For sale: Haunted houses | On the bookshelf

Everything is a little creepier once October and Halloween rolls around. Add even more creep factor this month with these books.

Everything is a little creepier once October and Halloween rolls around. Add even more creep factor this month with these books.

“Heart-Shaped Box,” by Joe Hill (hardcover, William Morrow, 2007, 376 pages, $24.95). Judas Coyne, an aging death-metal rock god, is a collector of the macabre. But nothing he possesses is as unlikely or as dreadful as his latest discovery. For a thousand dollars, Jude will become the proud owner of a dead man’s suit, said to be haunted by a restless spirit. But what UPS delivers to his door in a black heart-shaped box is no imaginary ghost. Suddenly the suit’s previous owner is everywhere: behind the bedroom door … seated in Jude’s restored vintage Mustang … standing outside his window … staring out from his widescreen TV — waiting with a gleaming razor blade on a chain dangling from one hand.

“The Little Stranger,” by Sarah Waters (hardcover, Riverhead Books, 2009, 466 pages, $26.95). Dr. Faraday, a country physician, is called to see a patient at Hundreds Hall, the dilapidated residence of the Ayres family, but Faraday begins to wonder, as he spends time in the house, if the Ayreses could be haunted by more than family conflicts and the changes of society.

“Maybe This Time,” by Jennifer Crusie (hardcover, St. Martin’s Press, 2010, 342 pages, $24.99). Andie Miller wants to marry her fiancé and forget about her ex-husband, North Archer, but North makes one last request of her, asking that she handle a situation involving two of his orphan cousins who have proven to be troublesome. As Andie tries to offer help to gain closure, she realizes that the house the orphans live in is haunted and that the entire situation may be North’s way of trying to get her back.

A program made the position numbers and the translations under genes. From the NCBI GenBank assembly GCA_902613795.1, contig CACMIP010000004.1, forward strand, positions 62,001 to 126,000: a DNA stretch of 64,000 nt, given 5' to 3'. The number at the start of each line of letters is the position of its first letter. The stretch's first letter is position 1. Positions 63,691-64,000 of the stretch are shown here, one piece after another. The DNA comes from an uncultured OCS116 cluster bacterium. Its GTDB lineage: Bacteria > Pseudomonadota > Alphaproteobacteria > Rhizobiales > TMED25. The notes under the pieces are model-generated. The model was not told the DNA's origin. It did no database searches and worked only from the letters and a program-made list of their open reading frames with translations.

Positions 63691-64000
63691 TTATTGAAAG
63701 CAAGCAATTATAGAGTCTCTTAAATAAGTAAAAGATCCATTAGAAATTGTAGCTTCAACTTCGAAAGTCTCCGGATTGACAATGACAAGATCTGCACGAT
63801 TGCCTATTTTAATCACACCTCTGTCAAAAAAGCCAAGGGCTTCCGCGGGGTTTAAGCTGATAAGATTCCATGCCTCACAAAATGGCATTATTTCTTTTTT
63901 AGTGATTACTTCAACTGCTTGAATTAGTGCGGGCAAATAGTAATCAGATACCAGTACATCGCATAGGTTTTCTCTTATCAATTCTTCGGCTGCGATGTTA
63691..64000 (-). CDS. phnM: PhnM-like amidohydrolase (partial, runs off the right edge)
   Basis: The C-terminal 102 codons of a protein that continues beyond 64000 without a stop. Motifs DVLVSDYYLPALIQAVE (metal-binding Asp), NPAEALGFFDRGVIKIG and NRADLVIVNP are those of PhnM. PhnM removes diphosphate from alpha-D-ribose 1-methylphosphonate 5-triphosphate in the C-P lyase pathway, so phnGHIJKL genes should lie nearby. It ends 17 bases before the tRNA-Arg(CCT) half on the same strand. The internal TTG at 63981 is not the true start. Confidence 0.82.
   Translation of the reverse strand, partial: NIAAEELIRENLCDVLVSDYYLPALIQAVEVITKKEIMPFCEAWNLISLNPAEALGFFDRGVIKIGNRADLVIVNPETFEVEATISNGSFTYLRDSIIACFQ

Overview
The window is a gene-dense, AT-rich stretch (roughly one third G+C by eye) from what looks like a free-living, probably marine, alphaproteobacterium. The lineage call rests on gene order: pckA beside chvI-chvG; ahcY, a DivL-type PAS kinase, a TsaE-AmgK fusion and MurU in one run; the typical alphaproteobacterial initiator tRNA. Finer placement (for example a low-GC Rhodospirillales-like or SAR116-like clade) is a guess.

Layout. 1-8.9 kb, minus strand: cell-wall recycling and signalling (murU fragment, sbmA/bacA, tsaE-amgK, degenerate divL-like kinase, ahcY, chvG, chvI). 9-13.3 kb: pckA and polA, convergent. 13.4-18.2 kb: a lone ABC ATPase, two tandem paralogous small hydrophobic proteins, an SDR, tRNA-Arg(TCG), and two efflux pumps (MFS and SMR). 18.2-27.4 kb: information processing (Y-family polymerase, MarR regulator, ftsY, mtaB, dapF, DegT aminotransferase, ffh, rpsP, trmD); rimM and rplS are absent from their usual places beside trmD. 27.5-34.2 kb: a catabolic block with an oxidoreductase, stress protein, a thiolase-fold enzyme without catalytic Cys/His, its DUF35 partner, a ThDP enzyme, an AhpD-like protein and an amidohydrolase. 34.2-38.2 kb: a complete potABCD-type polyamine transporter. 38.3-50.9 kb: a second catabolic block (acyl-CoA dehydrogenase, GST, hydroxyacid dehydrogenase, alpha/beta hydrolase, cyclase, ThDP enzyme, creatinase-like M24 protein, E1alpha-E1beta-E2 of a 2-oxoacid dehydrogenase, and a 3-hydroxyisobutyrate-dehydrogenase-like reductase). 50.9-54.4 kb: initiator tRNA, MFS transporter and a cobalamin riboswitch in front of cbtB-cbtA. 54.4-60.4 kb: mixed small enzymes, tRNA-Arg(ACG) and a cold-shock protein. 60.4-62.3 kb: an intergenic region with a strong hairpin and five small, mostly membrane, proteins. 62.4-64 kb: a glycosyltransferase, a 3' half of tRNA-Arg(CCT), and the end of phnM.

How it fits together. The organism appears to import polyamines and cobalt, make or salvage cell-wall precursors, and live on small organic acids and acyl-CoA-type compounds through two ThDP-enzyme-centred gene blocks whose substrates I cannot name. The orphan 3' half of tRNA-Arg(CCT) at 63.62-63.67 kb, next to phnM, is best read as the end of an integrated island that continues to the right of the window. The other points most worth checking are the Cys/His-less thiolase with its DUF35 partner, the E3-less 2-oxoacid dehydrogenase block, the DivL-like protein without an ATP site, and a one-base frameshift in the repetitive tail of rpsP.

“A Winter Haunting,” by Dan Simmons (hardcover, William Morrow, 2002, 303 pages, $25.95). After an intense love affair, professor Dale Stewart has lost everything — even his confidence as a novelist. To salvage his sanity and pride, he returns to the small Illinois town of his childhood to work on his novel, leasing the empty farmhouse of a long-dead friend who was murdered. All Dale seeks is peace and quiet but it’s the last thing he’ll find, for the house is haunted in more ways than one.

“The Birthing House,” by Christopher Ransom (hardcover, St. Martin’s Press, 2009, 309 pages, $24.99). Conrad Harrison and his wife, Joanna, move from Los Angeles to rural Wisconsin in an attempt to save their crumbling marriage. But when Joanna goes on a business trip, leaving Conrad alone in the old Victorian house that once was a home for unwed mothers, strange noises and ghostly apparitions begin to wear away at his mind.